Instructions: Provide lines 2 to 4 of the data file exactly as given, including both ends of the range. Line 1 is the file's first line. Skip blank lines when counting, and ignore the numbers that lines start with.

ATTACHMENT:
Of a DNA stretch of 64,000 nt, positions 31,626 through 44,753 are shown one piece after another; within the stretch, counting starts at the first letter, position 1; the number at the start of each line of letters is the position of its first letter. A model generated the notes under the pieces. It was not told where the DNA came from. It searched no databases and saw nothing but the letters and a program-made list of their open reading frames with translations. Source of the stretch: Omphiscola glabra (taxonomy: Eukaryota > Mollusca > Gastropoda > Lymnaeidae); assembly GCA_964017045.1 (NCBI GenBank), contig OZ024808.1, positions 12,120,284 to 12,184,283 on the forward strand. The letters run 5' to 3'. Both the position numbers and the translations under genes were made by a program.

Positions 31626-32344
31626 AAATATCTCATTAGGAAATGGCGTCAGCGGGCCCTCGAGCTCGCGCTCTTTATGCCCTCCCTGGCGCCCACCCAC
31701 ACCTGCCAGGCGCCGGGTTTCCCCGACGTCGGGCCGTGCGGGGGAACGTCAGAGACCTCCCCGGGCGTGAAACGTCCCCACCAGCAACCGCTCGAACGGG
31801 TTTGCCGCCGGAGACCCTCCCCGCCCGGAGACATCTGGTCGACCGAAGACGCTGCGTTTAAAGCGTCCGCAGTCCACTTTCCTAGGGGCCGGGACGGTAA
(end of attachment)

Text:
Positions 31626-32344
31626 AAATATCTCATTAGGAAATGGCGTCAGCGGGCCCTCGAGCTCGCGCTCTTTATGCCCTCCCTGGCGCCCACCCAC
31701 ACCTGCCAGGCGCCGGGTTTCCCCGACGTCGGGCCGTGCGGGGGAACGTCAGAGACCTCCCCGGGCGTGAAACGTCCCCACCAGCAACCGCTCGAACGGG